Plate Chiller Best Practices

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lucianthorr

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Hi. Yesterday was my first brew with a plate chiller and chugger pump and unfortunately, it was a bit of a disaster so I'm really curious how other people's setups work and how they troubleshoot issues.
I decided to run mine directly from kettle to fermenter rather than recirculating. I had kettle > pump > plate chiller > fermentor with a garden hose > immersion chiller in ice > plate chiller > back yard going in the other direction. It was about 95 degrees yesterday here in NC so that was the best thing I could think of for dropping the temp.
My biggest concern is how do people deal with the pump drying up and losing the flow due to clogging or other problems. I was using an anvil kettle strainer (first time for that too) and it clogged within the first few minutes and continued clogging through the whole transfer.

And then my second concern is how do you manage the temperature control without losing the pump's flow control. I had the kettle's output valve open all the way and then tried to limit the fermentor's input valve to get a better temperature. To get it down that low, I had to nearly close the valve completely which then got me paranoid I was hurting the pump by not letting it flow. Is that a valid concern or is the pump running dry the only thing I should watch for?

And finally, how do you deal with clogging in the plate chiller and maintain sanitization?

I realize this is a long question and I really appreciate any feedback. The dry pump problem definitely seems like an issue that I haven't seen mentioned much in forums so I'm most interested in reading any related insight.
Thanks,
Jason
 
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lucianthorr

lucianthorr

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Thanks for the quick feedback. I don't have a flow control at that point in the line but I will invest in making that change.
 

Wolfbayne

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Clogging issues can be solved with whirlpooling or running through a hop rocket type strainer.

Always control output from the pump ball valve verses the kettle.
 

ITV

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I use a 300 micron filter: http://arborfab.com/6″-x-14″-Center-Hanging-Brew-Filter-300-Micron-Stainless-Steel-Mesh-For-Keggles_p_18.html
along with a false bottom in my brew kettle. The false bottom is to catch anything that misses going into the filter.

For the temperature/flow issue you can always try recirculating from the plate chiller back to the kettle to get the temps down before going to the fermenter. Since I have a fermentation chamber I just put the fermenter in to cool it down more to pitching temps before pitching the yeast.
 
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lucianthorr

lucianthorr

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Thanks again for the feedback. I did not do any sort of whirlpooling before transferring so I'll give that a shot as well. The big confusion with that (for me) is that I always thought chilling the wort ASAP was priority #1. If so, it seems like stirring for a few minutes and letting the wort settle for 10-20 minutes is not a good idea. Do you whirlpool while transferring?
 

bmaupin

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I use a hop spider for all hops and never clog the plate chiller. I simply adjust the ball valve on the output of the chiller to set the temp . I also have a tee with thermostat on the plate chiller output to accurately watch the temperature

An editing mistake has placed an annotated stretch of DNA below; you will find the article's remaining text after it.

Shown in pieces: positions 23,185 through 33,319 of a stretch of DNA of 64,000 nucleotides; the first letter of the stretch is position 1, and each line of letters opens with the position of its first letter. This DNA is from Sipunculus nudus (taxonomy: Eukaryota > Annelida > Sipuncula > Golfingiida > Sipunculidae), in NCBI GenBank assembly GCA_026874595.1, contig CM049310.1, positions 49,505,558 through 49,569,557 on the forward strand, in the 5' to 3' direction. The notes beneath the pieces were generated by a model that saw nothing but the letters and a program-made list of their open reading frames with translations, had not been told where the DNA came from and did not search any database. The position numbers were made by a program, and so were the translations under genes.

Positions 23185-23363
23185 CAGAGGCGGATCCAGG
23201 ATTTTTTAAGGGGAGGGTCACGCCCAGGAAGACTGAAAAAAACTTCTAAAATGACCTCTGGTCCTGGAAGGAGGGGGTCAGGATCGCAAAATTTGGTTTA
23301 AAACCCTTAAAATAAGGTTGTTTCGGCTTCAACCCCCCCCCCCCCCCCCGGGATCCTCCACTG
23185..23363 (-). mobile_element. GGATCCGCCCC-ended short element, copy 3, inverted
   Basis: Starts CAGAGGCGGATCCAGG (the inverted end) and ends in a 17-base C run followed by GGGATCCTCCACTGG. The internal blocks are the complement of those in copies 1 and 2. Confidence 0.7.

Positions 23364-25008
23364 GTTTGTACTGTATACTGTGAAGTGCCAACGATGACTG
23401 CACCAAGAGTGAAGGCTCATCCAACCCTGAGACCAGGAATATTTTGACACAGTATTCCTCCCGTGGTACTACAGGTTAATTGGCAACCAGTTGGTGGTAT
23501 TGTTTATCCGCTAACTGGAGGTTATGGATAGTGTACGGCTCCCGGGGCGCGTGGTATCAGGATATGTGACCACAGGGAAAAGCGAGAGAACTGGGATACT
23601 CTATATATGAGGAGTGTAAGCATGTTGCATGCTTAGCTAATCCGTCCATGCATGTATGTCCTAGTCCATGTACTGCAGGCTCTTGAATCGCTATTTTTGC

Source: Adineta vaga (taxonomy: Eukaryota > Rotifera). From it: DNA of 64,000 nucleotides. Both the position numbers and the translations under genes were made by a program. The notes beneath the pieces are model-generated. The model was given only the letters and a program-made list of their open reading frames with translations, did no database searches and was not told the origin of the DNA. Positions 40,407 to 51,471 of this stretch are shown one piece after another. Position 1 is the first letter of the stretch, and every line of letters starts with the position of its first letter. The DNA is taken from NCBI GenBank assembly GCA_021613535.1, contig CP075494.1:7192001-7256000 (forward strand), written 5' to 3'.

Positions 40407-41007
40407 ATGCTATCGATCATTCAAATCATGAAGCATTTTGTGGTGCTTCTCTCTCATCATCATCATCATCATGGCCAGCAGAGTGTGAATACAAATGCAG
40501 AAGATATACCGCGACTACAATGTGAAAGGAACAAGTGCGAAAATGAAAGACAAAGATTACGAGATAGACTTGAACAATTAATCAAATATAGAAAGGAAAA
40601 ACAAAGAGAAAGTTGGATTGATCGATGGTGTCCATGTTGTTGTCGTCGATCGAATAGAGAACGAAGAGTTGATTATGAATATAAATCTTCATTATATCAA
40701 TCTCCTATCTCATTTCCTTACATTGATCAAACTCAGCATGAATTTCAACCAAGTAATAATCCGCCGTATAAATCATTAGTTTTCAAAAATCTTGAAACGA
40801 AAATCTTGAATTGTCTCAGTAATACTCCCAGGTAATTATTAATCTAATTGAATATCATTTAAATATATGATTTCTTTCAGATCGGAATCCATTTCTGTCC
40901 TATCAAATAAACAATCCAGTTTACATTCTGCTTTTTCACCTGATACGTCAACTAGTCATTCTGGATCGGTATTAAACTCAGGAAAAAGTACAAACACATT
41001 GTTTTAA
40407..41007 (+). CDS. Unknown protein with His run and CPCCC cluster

Bobby_M

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A great alternative for the wort OUTPUT side is to thread a 1/2" NPT Tee onto the port first. The side port of the tee gets either a Type F camlock or hose barb which becomes your new "wort out" port. Finally, the top end of the tee is used for a temperature monitoring solution. Thread in our PCOMP1 probe compression fitting into the top. You can then insert a CDN DTQ450 for quick and accurate readings.

You may be wondering why you should go through the trouble of integrating an in-line temperature reading solution. First, if you are going to make a direct chilling run from your boil kettle to the fermenter, it is obviously important to adjust both the coolant flow and wort flow to obtain the desired output temperature. One may argue that this can be spot checked by putting your handheld thermometer into the stream of wort, but this is both a two hand operation and a sanitation risk. Once you have your thermometer in the loop shown above, it will stay sanitary. One last thing to mention is that if you pump recirculate your boiling wort (or still-hot post-boil wort) through the chiller as your sanitation method (recommended), you can watch to make sure the chiller has reached at least 200F prior to turning your coolant on.
FAQ:

1. How do I sanitize the chiller prior to use?

A: There are two main ways to do it; chemical sanitiser and heat. To use your favorite liquid such as star san, if you DON'T own a pump, place the chiller in a bucket or shallow pan, hook up a hose from the wort input and connect the other end of the hose to either your boil kettle or bottling bucket and flow sanitizer into the chiller until it flow out of the wort out port. You can continue filling the container until the whole chiller is submerged and you can let it sit that way until you're ready to brew. To use heat, you can place the chiller in your oven on 250F for about 20 minutes (remove the garden hose gasket first) or better yet, leverage the heat in your boil kettle. If you have a pump, simply pump the hot wort just after you kill the flame on your kettle, through the chiller and back into the top of the kettle. If you don't have a pump, you can gravity drain it through and into a pitcher which you can pour back into the kettle.


2. Do I need a pump to use a plate chiller?

A: Not necessarily, but it helps. As noted above, it's a lot easier to sanitize using the hot wort. If you want to gravity drain, connect a hose to your kettle drain first, hold it up high and open the kettle valve. Slowly lower the hose, allowing the whole hose to fill up with wort. Temporarily close the kettle valve, hook the hose to the wort input side of the chiller, and then you're ready to chill. Beware of air trapped in the chiller. It helps to hold the chiller upright initially with the wort out side "up" to let air escape for the first minute of flow.